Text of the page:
Our mission is to support children and their families by providing lifelong knowledge and skills with enthusiasm, passion, and creativity.

SenseAbilities is proud to offer:

Speech/Language Therapy

Speech Therapy focuses on receptive language, or the ability to understand words spoken to you, and expressive language, or the ability to use words to express yourself. It also addresses the mechanics of producing words, such as articulation, pitch fluency, and volume.

A child’s main job is playing and learning. An occupational therapist can evaluate a child’s skills for play activities, school performance, and activities of daily living and compare them with what is developmentally appropriate for that age group. According to the American Occupational Therapy Association (AOTA), in addition to dealing with an individual’s physical well-being OT therapists address psychological, social, and environmental factors that may hinder an individual’s functioning in diverse ways. This unique approach makes occupational therapy a vital part of health care for many children.

Physical therapy helps children learn to perform gross motor skills successfully and independently (running, jumping, hopping, etc.) and functional mobility skills (ambulation, stair climbing, wheelchair mobility, transfers). Physical therapy also helps young athletes prevent injury by addressing any muscle imbalance or weakness as well as helping them to return to play after injury. A variety of treatment interventions are used including developmental activities, therapeutic exercise, balance and coordination activities, adaptive play activities, mobility training, safety and prevention programs, and activities to promote overall wellness.

What is Feeding and Swallowing Therapy?

Think about how you eat. You first have to get the food or drink to your mouth. You may use a fork, spoon, straw, or your hands. You have to open your mouth and take the food in. You close your lips to keep the food in your mouth. You then chew the food or move the liquid to get ready to swallow.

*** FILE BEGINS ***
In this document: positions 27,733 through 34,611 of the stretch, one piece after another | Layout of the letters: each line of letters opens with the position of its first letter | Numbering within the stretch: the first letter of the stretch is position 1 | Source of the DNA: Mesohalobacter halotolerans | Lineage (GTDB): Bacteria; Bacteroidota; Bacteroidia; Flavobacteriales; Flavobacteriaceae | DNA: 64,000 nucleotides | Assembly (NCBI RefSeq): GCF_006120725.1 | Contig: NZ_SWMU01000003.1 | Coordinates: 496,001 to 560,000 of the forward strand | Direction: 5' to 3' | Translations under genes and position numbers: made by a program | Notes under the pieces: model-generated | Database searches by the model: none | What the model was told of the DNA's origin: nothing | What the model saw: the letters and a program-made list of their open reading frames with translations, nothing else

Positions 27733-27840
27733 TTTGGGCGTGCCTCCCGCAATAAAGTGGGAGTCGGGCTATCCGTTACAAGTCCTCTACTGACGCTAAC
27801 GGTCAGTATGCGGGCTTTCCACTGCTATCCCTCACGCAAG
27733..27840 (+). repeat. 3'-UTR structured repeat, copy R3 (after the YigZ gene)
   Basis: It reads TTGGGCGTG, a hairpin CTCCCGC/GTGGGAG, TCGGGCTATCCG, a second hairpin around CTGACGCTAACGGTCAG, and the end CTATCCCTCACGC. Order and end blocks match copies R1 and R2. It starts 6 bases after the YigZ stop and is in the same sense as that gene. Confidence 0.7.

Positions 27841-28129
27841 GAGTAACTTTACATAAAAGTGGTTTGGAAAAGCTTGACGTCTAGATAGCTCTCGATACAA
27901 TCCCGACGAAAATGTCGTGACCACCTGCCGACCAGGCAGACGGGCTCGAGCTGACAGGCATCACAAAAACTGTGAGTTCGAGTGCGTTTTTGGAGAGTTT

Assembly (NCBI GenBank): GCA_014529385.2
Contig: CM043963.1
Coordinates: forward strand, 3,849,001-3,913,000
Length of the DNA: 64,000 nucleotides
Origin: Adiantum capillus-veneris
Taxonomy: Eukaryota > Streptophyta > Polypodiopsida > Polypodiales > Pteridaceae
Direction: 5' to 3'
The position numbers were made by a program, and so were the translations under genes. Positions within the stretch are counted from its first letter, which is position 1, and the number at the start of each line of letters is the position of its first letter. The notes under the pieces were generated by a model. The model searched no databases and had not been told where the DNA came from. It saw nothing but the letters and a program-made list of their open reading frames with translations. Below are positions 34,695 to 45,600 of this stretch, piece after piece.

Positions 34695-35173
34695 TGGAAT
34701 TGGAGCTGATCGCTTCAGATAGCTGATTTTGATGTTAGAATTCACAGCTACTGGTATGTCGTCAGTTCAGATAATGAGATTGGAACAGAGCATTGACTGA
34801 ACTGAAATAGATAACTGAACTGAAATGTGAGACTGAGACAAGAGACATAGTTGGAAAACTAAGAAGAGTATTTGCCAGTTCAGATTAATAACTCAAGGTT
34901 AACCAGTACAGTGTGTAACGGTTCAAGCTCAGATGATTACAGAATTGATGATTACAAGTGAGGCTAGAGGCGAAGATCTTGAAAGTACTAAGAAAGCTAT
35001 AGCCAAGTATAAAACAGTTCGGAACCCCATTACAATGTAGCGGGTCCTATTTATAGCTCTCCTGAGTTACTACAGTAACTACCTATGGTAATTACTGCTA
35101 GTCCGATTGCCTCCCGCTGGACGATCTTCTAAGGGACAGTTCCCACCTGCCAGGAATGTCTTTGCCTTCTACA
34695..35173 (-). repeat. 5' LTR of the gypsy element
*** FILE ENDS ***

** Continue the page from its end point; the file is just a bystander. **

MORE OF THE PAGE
Children have to learn this process. They start by sucking and learn how to eat solid foods and drink from a cup. Children will have some trouble at first. This is normal and should go away. A child with a feeding disorder will keep having trouble. Some children will eat only certain foods, or they may take a long time to eat. These children may also have a feeding disorder.”

ASHA. Feeding and Swallowing Disorders in Children. https://www.asha.org/public/speech/swallowing/feeding-and-swallowing-disorders-in-children/. 

Diagnosis and conditions, we commonly treat for feeding and swallowing disorders:

  • airway disorders 
  • autism spectrum disorders (ASD) 
  • cerebral palsy 
  • complex medical diagnoses 
  • craniofacial anomalies (birth defects of the face and head, like cleft lip and palate)
  • failure to thrive (when kids don’t gain weight or grow as expected)
  • gastrointestinal (digestive) problems 
  • need tube feedings (NG tube, G tube, etc.) for nutrition
  • heart disease
  • oral-motor delays and deficits 
  • swallowing disorders (like dysphagia including aspiration)
  • prematurity or having a low birth weight in infants
  • behavior problems
  • sensory issues


Services offered and/or recommended for feeding and swallowing disorders:

Speech and language therapists are the first line of specialists to see children for problems with feeding and/or swallowing. However, occupational therapists (OTs) can treat, too. Services for diagnosis and treatment may include: 

  • comprehensive clinical evaluation, including a review of your child’s medical, developmental, and feeding history
  • family education, and training 
  • individualized treatment planning, including but not limited to:
    • oral motor exercises
  • neuromuscular electrical stimulation (NMES) 
  • SOS approach to feeding
  • meal observation and consistency recommendations
  • referral for additional assessment, if needed (MBSS, FEES)

Hippotherapy is a form of physical, occupational, and speech therapy in which the therapist uses the natural gait and movement of a horse to provide graded motor, and sensory input. A foundation is established to improve neurological functions, and sensory processing that can be generalized into daily activities.

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